Subscribe to our newsletter for the latest news and inspiration from Jane Stafford Textiles each month!
I recently completed my 4th rag rug project and a common theme in all of them is a straight end and an end with a smile on it (not a happy smile unfortunately). Two of the rugs (shown in the picture) were woven on the same warp. Another rug had the same pattern and material as these two rugs but was just a bit longer. The remaining rug of these 4 was done an a different warp set up and done as 2/2 twill. Three of the rugs were done using 4/8 cotton warp and a cotton bed sheet cut into 1” strips. I felt that the warp went on the loom fine and appeared to have even tension across the warp. I wove 1 1/2” in 4/8 cotton in plain weave for hems at each end. The pattern is log cabin so uses alternating light and dark cotton threaded 1 and 2 on only 2 shafts. The width in the 12 dent reed was 28” and the finished width off the loom is 26”. I felt that the weaving went fine without any issues. I did fiddle a bit at the selvages to get the rags to give a decent selvage so this probably contributed to the 2” of draw in. The last of these 4 rugs was done using 4/8 cotton for the warp and 1”cotton strips for the weft and was woven as 2/2 twill. I set the loom up so that there were 2 working ends in an 8 dent reed. The common theme in all these rag rugs is that they all have a smile at one end. I do not have this problem on any of my other weaving projects like blankets or tea towels. I would appreciate any and all suggestions that you may have. Thanks.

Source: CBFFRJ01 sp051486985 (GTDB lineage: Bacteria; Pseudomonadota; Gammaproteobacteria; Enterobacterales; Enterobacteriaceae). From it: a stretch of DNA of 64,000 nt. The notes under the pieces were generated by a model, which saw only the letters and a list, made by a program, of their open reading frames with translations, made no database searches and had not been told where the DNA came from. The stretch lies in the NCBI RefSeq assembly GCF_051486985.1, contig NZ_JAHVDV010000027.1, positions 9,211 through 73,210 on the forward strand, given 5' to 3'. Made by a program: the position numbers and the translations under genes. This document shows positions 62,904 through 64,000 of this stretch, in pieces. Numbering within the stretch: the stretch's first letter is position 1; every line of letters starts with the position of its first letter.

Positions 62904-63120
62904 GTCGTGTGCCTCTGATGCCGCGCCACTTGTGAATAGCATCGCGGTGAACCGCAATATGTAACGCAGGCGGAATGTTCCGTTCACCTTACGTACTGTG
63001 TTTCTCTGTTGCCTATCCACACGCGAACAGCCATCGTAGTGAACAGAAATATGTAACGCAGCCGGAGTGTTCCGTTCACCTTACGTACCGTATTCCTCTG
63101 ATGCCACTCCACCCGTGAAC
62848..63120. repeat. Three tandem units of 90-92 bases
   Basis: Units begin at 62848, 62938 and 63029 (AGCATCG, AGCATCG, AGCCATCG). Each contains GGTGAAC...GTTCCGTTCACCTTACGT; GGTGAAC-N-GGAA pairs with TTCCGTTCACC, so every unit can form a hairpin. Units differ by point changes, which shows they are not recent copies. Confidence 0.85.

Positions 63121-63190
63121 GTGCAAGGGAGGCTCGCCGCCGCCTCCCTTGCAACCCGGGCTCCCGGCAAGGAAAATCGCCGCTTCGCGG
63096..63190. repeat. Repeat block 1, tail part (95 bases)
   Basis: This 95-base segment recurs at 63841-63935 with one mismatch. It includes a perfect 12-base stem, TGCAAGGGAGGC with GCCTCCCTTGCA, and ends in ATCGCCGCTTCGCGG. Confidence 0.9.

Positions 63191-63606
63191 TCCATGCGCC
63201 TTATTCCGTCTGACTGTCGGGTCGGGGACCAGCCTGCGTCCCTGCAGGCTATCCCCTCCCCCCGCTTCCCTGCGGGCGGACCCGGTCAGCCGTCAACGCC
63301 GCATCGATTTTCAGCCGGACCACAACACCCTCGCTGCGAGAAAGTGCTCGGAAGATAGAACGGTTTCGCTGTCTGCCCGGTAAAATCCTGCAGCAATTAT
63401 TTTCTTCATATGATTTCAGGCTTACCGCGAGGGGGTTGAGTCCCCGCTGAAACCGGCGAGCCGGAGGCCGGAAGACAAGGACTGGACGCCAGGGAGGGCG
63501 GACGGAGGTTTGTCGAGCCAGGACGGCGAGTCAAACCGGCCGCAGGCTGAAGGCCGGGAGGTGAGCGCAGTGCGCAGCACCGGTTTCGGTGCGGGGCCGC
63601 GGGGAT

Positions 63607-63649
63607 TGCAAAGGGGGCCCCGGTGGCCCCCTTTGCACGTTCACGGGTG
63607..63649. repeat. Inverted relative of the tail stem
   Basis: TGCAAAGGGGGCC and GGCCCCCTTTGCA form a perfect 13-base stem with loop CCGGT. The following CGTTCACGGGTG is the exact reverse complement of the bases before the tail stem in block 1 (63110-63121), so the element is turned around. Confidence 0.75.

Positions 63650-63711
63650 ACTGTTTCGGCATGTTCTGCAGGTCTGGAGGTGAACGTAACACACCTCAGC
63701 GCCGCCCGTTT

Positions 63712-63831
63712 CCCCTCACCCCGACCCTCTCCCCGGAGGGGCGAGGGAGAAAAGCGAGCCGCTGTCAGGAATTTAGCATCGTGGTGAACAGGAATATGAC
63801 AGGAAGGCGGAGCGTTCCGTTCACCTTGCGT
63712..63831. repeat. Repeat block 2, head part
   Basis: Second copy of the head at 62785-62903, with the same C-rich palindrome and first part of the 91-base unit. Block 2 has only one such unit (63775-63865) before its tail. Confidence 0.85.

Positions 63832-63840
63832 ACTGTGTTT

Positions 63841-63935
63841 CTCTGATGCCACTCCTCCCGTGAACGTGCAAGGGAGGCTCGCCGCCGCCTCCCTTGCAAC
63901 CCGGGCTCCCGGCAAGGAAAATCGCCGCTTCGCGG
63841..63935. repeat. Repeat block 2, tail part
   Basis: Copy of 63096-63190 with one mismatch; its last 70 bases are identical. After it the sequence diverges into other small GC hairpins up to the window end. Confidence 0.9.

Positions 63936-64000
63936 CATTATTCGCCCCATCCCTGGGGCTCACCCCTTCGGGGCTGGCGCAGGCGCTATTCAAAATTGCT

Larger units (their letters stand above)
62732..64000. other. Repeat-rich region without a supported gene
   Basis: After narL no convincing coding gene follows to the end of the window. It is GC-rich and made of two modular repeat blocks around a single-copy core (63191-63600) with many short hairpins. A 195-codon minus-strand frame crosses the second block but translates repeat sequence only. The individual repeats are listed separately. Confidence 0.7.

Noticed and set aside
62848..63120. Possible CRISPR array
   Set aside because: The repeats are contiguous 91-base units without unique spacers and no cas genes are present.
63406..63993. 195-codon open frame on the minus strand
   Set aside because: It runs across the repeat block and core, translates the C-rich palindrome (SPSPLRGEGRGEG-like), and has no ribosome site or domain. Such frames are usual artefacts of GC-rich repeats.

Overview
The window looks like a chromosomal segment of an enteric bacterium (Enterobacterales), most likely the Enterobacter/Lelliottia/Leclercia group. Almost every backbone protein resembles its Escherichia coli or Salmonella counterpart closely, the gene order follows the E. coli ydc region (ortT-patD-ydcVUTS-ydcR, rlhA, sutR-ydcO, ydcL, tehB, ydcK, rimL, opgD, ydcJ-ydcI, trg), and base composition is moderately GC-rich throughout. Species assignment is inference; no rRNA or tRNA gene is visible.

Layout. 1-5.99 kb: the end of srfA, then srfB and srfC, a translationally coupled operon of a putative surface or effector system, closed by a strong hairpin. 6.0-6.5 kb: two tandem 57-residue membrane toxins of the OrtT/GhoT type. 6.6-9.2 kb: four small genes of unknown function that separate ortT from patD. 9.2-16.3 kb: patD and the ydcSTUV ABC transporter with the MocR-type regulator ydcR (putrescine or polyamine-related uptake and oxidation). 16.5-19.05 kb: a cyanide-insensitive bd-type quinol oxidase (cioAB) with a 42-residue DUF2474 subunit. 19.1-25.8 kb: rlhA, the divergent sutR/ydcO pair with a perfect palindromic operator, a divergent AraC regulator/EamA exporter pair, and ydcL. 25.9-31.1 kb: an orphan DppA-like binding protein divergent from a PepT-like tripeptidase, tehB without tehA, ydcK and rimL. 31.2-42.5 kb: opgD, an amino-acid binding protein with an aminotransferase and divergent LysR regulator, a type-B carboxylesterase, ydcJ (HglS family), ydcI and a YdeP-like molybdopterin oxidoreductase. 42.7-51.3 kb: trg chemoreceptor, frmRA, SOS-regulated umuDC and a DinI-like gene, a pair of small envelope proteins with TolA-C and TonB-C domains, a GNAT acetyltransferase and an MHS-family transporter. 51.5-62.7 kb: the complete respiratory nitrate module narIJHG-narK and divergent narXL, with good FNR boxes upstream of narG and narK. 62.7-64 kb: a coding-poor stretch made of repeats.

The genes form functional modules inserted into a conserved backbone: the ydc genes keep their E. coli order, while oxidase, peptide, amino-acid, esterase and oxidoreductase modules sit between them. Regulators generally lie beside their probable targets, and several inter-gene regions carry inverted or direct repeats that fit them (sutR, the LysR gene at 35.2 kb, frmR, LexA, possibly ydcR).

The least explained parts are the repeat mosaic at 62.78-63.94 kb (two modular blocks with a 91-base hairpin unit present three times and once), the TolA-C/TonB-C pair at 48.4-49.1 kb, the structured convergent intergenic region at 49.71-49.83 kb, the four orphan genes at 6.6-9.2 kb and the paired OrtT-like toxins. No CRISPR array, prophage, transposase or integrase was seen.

It is happening because of the draw-in. What did you sett them at? Many rug weavers use a temple to control draw-in. It is the only time I would use a temple. You could also weave with a higher angle on your weft, or create a wavy line in your weft before you beat. Somehow you have to get more weft into that shed. Have you washed them and blocked them yet? You may be pleasantly surprised after you do that. Tug on them corner to corner while they are wet and then lay them flat to dry, like a good wool sweater. Shape them.